Home|Journals|Articles by Year Follow on Twitter

Directory for Medical Articles

Open Access

Original Research

RMJ. 2011; 36(3): 178-181

Microbial Infections in females of childbearing age and therapeutic interventions

Fouzia Zeeshan Khan.

Introduction: Infectious vaginitis is the most common problem among females in our country. It includes Trichomoniasis and Bacterial vaginosis.
Objective: The objective of this study was to determine the incidence and etiology of microbial infections of vagina in women of child bearing age and their therapeutic intervention.
Material and Methods: 100 high vaginal swabs were collected from patients and clinical history was recorded. Trichomonas vaginalis was identified on wet mount. High vaginal swabs were inoculated on selective and differential media. Identification was done by standard method. Clue cells pathognomic of Gardnerella vaginalis were identified on wet mount. For G.vaginalis, vaginal swabs were inoculated on human bilayer media. Antibiotic susceptibility was done by disc diffusion method
Results: Vaginal infections were present in females in 20-39 years of age. Non-pregnant female patients were 88% and pregnant female 12%. Polymicrobial infection was detected in 25 (10%) of cases. T.vaginalis was present in 20% of cases. Bacteria isolated were G.vaginalis 30%, group B Streptococci 20% and group D Streptococci 5%. Amoxycillin/clavulanic acid, cephalosporin, clindamycin, and metronidazole were effective against bacterial isolates.
Conclusion: Vaginal infections were present in females in 20-39 years of age. T.vaginalis was present in some of the cases. G.vaginalis was second most common causative agent isolated from high vaginal swabs. Amoxycillin /clavulanic acid, metronidazole, clindamycin and cephalexin were effective against G.vaginalis.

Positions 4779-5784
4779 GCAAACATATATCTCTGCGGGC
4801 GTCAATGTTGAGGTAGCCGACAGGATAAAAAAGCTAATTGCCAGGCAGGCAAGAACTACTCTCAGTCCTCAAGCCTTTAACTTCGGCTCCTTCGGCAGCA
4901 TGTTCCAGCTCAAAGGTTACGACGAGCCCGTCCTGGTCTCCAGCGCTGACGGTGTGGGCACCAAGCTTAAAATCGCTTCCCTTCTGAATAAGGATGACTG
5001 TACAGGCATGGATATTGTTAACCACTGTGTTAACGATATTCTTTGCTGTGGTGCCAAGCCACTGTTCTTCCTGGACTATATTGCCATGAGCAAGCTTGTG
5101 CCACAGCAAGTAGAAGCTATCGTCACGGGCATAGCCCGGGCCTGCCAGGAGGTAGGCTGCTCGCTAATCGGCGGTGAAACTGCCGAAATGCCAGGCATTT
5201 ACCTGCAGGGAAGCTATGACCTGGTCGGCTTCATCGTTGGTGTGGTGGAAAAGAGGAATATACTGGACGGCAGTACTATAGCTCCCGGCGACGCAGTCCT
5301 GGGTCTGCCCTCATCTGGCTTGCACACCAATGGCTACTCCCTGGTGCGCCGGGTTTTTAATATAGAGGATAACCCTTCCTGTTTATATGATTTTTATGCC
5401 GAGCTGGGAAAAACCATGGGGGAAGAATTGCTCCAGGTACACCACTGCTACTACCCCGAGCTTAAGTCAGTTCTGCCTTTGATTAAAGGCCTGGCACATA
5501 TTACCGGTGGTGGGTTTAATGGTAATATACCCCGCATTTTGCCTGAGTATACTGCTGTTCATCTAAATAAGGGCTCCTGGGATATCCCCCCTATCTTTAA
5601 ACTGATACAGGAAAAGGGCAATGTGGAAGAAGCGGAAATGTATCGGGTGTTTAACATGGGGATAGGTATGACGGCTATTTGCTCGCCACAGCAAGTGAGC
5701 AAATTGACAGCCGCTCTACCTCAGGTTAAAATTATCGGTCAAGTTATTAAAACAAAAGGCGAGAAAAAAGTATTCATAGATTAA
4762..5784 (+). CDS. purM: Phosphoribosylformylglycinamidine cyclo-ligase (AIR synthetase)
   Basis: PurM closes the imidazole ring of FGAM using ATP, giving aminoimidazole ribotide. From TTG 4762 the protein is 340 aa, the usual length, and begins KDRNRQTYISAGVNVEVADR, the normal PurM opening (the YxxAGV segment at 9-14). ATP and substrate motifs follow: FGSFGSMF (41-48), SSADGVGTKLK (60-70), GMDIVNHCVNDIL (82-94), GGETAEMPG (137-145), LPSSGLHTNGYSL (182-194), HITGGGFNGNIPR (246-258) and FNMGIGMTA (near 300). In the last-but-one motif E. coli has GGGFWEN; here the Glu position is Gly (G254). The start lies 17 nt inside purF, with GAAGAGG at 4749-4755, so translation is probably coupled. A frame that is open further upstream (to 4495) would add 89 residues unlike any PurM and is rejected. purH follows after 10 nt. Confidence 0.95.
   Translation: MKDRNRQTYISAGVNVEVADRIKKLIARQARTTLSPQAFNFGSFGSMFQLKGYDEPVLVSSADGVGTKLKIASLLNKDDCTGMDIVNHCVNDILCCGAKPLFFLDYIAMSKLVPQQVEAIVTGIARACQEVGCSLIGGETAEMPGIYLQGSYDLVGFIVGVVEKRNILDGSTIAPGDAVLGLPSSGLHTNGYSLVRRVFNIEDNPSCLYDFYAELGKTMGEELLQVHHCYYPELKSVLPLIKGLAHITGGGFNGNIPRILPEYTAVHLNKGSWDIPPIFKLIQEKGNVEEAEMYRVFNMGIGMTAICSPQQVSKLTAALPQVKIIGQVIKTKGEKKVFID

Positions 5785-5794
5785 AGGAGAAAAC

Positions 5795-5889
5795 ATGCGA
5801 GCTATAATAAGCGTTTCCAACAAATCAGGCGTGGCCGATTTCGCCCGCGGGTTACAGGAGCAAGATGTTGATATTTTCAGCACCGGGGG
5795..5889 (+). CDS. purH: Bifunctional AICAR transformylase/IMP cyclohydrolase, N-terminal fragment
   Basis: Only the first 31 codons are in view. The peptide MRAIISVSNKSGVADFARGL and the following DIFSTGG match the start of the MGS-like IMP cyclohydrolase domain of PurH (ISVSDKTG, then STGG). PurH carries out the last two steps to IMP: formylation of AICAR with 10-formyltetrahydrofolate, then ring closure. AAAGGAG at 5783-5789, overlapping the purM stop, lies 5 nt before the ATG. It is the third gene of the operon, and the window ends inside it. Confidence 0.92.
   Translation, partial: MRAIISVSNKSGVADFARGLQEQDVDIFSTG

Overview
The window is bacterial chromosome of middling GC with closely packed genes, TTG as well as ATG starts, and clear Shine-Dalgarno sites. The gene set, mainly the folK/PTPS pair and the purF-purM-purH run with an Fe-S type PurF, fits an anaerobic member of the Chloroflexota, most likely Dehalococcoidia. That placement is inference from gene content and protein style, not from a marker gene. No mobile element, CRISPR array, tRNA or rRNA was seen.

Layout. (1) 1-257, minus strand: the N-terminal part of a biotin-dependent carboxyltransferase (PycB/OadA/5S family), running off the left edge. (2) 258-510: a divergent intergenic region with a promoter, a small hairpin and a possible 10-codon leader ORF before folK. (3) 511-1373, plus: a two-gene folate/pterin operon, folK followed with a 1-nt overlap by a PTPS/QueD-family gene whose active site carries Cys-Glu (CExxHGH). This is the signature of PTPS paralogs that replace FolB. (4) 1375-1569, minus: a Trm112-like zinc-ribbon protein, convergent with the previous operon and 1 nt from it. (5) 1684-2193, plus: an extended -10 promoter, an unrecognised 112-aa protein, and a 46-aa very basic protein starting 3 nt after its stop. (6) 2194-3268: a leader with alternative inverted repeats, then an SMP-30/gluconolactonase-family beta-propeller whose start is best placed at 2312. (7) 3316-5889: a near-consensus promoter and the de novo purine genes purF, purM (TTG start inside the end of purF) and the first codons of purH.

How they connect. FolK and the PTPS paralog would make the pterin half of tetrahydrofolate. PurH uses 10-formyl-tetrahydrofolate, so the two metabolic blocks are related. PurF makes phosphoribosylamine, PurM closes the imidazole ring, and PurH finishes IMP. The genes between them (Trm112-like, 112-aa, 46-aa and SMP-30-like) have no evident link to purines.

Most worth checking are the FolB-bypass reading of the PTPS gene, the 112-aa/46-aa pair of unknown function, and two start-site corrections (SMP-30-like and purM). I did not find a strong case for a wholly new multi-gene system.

Key words: Bacterial vaginosis, Gardnerella vaginalis, Trichomonas vaginalis

Similar Articles

Full-text options

Latest Statistics about COVID-19
• pubstat.org

Add your Article(s) to Indexes
• citeindex.org

Journal Finder
Covid-19 Trends and Statistics
Follow ScopeMed on Twitter
Online Journal Management
eJPort Journal Hosting
About BiblioMed
License Information
Terms & Conditions
Privacy Policy
Contact Us

The articles in Bibliomed are open access articles licensed under the terms of the Creative Commons Attribution-NonCommercial-ShareAlike 4.0 International License (https://creativecommons.org/licenses/by-nc-sa/4.0/) which permits unrestricted, non-commercial use, distribution and reproduction in any medium, provided the work is properly cited.
ScopeMed is a Database Service for Scientific Publications. Copyright ScopeMed Information Services.